Wi-Fi Suppliers Give Advice On the Right Infrastructure and EquipmentPublished on June 15, 2020
Just as the internet has become part of everyday life, Wi-Fi access is largely expected as part of hospitality service, and marinas are no exception.
However, delivering consistent Wi-Fi at the waterfront can be more difficult than building a network for home or office. The natural elements provide challenges everywhere, and differing marina layouts require different systems and infrastructure. To achieve the best system for each facility, owners should consult qualified companies that are familiar with working on the waterfront and the needs of marinas and boatyards. MDA talked with a few suppliers to get their input on what on-site factors to consider when installing Wi-Fi infrastructure, equipment needs for the network, and how to give boaters the internet experience they expect.
Like much equipment on the waterfront, it is always challenged by the natural wet environment, not to mention storm and climate change trends. The daily tides and changes in water levels can also affect the type of infrastructure needed to make Wi-Fi work at the waterfront.
“The biggest issue that we run into is trying to think that a dock layout is the same thing as your house or your bar,” said Sam Mobley, general manager, MarinaVision. Not only do the outside elements add challenges, but marina layouts can be vast, or long and narrow, or tucked in a circular cove; each marina layout presents different layout challenges. No one shape is harder to design for, but each requires a specific shape of coverage. Mobley said the design needs the right combination of Wi-Fi access points in order to not leave any dead zones, using a combination of coverage patterns (circle, half-circle or cone shaped), in the layout.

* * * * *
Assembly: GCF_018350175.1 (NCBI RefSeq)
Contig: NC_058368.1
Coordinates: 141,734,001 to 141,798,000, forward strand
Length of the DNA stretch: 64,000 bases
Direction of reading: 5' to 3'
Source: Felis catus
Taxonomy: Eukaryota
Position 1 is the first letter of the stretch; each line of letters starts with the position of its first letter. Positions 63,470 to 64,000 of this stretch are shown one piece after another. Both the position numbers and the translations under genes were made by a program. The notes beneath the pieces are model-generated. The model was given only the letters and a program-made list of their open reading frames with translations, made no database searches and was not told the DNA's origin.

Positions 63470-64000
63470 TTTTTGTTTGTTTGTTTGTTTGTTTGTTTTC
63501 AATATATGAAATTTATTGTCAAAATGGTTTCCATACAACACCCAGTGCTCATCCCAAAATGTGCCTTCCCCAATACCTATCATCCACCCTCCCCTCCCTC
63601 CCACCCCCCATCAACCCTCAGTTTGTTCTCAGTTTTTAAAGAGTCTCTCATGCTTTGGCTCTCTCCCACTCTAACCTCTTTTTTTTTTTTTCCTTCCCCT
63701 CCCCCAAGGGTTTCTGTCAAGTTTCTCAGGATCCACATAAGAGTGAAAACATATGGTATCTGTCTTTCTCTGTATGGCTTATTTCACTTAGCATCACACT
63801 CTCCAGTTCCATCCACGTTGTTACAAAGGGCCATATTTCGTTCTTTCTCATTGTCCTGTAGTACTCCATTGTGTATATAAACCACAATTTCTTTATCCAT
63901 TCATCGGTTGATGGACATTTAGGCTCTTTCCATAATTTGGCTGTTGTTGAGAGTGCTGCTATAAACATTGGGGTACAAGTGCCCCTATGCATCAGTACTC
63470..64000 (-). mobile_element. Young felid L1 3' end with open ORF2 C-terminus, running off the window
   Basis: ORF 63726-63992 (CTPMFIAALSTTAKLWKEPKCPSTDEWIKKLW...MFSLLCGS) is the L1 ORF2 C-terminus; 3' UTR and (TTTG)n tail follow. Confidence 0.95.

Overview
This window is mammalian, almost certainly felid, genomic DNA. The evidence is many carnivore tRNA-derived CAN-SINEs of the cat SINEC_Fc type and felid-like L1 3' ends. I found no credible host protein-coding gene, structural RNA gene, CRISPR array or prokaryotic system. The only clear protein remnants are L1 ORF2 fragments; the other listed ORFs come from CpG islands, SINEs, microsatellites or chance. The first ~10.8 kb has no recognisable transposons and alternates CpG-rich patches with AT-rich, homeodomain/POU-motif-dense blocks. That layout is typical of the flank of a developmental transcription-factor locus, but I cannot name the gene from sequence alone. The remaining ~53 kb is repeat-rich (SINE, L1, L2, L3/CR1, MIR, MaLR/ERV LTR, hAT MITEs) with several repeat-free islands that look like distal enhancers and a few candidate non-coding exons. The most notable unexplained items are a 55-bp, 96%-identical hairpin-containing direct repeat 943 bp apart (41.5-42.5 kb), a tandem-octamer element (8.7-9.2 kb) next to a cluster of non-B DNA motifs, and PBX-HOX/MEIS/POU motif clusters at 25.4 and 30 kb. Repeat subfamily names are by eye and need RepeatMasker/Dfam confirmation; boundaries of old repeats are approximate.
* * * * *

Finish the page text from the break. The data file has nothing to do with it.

“You really need to understand the location. A California marina vs. a Florida marina will be built with different equipment. We use different equipment and different frequencies to overcome different obstacles at both,” said Allie Bielas of Jabba Communications. For example, metal on sailboat masts can disrupt normal patterns in the Wi-Fi signal. Those challenges can be mitigated but only if the system is engineered properly.
Marinas are also dynamic environments with boats moving in and out. “One of the biggest challenges at a marina is the constantly changing layout,” said Russ Schmidt of Beacon Wi-Fi. Not only do boats vary and they move about, but they also each have their own individual equipment requirements – appliances and controls on the vessel and passenger devices and demands. The larger the boat, the more it has everyday equipment relying on the Wi-Fi, and the largest superyachts have big crew on-board with their own individual Wi-Fi needs.
Internet speed can be a challenge, considering all the vessels and all the devices, but if planned for properly, a Wi-Fi system at the docks can meet the demands of any marina and its boaters’ internet needs. No one-sized-fits-all system will work for marina Wi-Fi, for many of the reasons discussed above.
“We love doing site visits because it’s the best way to custom design a network,” Bielas said. A site map, from walking the docks four or five times, is necessary to find all the obstacles, plan solutions and place equipment properly.
Owners may also want to consider special applications like hot spots for a restaurant or office. All those options should be considered upfront, in order to design the best system.
Traditional internet service can be wired, even at the waterfront, but most facilities installing new service opt for wireless these days. Wireless access has obvious advantages with less physical wiring and electric needed at the waterfront.
Wireless networks can come in different forms, such as a mesh network, which provides a network of access points that pass the signal between points to move Wi-Fi throughout the property. Mobley said each access point has multiple bandwidths, and they work at a different frequency for network communication.